• Turkey hunting isn’t as easy as it sounds

    Almost everyone who hunts wild turkey knows there’s a big difference in the methods used between the spring and fall seasons.
    In the spring the lust crazed toms are easily (yeah, right) called as they search for girlfriends.
    Ya just do some scouting, hopefully locate a roost area, then set up on that area the next morning and start calling when the birds fly down. If ya miss the fly down you can still (hopefully) locate a bird by making a series of loud calls and listening for a reply. Then ya “run and gun.”

  • Elk Hunt

    Patrick Miles harvested this 6x4 bull elk in eastern Kentucky during week one of a firearm hunt.

  • Celebrating my newfound freedom

    Received some good news Friday!
    For those who didn’t know, or maybe care, I broke my left upper arm back in April. Since then I’ve been in a ‘clam shell’ cast, which really limited my movement. To make matters worse I was also told to “avoid people.” For me that was actually the worst part.
    So, no people, no driving, no nothing except staying inside and staring out the window… For the last six months!

  • Elk Hunt

    Tyler Curtis recently harvested a 5X5 Kentucky bull elk while hunting with his grandfather Keith Brock. The elk was harvested opening day of modern gun season and weighed 700 pounds. Tyler is the son of Gary and Laurie Curtis.  The elk was harvested in Knott County near Hindman. This was Curtis's first elk hunt.

  • John Boyd wins 2015 Mid-KY Bass Anglers Classic

    On Oct. 3-4 the Mid-KY Bass Anglers held their 2015 Classic. The weather on Saturday was anything but pleasant. Wind and rain all day made the fishing and conditions at Willisburg just a notch or so above tolerable. But, the guys braved the weather for the six-hour tournament and the big fish of the day was a 3.98 pounder caught by the team of Danny Marcum and Brad Taylor.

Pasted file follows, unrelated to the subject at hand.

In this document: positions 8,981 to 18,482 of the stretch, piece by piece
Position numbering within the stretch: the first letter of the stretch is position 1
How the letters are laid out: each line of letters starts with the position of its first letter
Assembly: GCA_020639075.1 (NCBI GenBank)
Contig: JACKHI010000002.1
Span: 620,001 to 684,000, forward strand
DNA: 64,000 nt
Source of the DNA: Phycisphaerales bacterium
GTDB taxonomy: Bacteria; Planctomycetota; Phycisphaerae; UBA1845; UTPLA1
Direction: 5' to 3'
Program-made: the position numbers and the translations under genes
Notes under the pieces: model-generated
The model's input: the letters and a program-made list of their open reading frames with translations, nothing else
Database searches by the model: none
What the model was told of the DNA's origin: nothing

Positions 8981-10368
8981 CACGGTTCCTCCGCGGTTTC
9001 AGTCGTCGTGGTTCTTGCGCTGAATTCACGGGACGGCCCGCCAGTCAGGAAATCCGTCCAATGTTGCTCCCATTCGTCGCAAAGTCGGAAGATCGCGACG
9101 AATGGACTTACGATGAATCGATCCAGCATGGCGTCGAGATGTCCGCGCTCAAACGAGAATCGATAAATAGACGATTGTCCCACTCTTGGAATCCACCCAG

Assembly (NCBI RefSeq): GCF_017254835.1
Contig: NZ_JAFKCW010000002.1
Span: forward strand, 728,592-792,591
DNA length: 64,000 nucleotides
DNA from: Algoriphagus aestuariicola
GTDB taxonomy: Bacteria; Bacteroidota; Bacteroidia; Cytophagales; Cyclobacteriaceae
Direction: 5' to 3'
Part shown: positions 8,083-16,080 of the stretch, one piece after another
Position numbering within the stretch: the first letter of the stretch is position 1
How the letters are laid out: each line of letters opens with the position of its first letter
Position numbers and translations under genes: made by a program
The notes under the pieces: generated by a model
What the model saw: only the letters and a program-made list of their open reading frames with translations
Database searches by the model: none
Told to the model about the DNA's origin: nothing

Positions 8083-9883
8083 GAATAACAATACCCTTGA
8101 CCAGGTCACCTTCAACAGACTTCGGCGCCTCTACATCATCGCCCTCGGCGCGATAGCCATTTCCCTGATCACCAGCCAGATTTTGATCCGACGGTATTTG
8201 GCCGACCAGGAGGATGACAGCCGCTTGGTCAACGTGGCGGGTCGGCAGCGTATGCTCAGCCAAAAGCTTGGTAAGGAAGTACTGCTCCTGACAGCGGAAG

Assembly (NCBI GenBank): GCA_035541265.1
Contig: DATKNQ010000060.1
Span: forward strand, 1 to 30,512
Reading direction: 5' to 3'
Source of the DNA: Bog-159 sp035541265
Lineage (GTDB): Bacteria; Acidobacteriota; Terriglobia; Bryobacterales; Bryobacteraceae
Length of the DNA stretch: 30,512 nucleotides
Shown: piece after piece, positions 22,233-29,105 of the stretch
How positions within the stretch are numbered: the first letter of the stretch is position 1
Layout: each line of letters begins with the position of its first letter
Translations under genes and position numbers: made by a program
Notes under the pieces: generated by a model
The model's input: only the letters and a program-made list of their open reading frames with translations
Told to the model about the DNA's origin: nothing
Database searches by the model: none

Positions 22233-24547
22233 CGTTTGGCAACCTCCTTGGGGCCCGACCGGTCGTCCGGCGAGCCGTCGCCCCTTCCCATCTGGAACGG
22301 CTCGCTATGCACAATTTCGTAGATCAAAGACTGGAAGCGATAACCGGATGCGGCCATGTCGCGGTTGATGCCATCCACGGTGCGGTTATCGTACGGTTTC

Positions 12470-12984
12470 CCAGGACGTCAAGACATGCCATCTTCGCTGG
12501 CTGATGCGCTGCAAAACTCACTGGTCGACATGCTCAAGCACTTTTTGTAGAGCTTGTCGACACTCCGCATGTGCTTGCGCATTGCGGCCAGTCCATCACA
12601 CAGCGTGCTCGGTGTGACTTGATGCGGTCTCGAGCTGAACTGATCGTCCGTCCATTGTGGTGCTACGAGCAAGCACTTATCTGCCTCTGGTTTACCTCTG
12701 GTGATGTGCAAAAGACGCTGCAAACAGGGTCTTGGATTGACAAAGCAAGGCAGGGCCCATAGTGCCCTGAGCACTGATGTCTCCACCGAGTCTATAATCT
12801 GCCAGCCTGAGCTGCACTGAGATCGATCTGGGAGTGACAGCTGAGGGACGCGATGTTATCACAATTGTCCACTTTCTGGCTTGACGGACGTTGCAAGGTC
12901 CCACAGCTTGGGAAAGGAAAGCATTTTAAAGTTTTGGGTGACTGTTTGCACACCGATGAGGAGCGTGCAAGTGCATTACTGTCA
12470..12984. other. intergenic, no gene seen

• How do you raise a hunter?

    It all started three years ago when Tate, my then nine-year-old grandson was asked if he’d like to attend a dove shoot and watch me shoot, maybe even retrieve some doves. Tate was way more excited than I ever figured on. So, I told the guys what I wanted to do and thankfully they said it’d be alright. Besides, a lot of them started out as retrievers, too!

  • Reminiscing about Sidewalk Sales and Ham Days

    Our annual Marion County Ham Days Open Bass Tournament, sponsored by the Mid-Kentucky Bass Anglers – was again a huge success. We had 11 boats with 19 anglers participating this year. Weather was perfect, maybe a little windy at times, but good temperatures.
    Bass were scattered and in their fall pattern. (“Fall pattern” – sounded good even if I don’t know what that means!)

  • Get ready for your chance to win the Big Pig Trophy

    First, don’t forget about the Ham Days Open Bass Tournament coming up on Sept. 20.
    It’s being held on Fagan Branch with a launch time of 8 a.m. This six-hour tournament weight in at 2 p.m.
    The entry fee is $20 per angler with a 50/30/20 percent payback … based on $15 per angler. There’s an optional big bass pot of $5 per boat with a 100 percent payback to one big bass.
    As a way to kick off Ham Days, the biggest bass will win the Big Pig Trophy!

  • Finding a way to participate in the dove opener

    Having, according to the doctor, a “very complicated” break in my upper left arm and being advised to “stay away from groups of people” my summer has been less than spectacular!
    Wouldn’t you think if you broke most anything back in April you’d be OK by Sept. 1 to participate in our 2015 dove opener?
    So, when I went back to the doctor in August and got told, “Come back in October and we’ll see how it’s coming along,” I was bummed out!

  • Diving deep, getting into a good outdoor story

    I read a lot of outdoor themed magazines and books for several reasons. Mostly it’s for pure enjoyment. I can imagine myself hunting mountain goat, elk, bear, deer or anything else the story centers on. While I consider it a gift, a lot of people consider my ability to mentally insert myself into a story just a little strange.
    As a result of inserting myself deeply into a story, I often wonder if I actually did some of the things I wrote about. Or, maybe I’m just living someone else’s adventure. Then again, it could be simple plagiarism.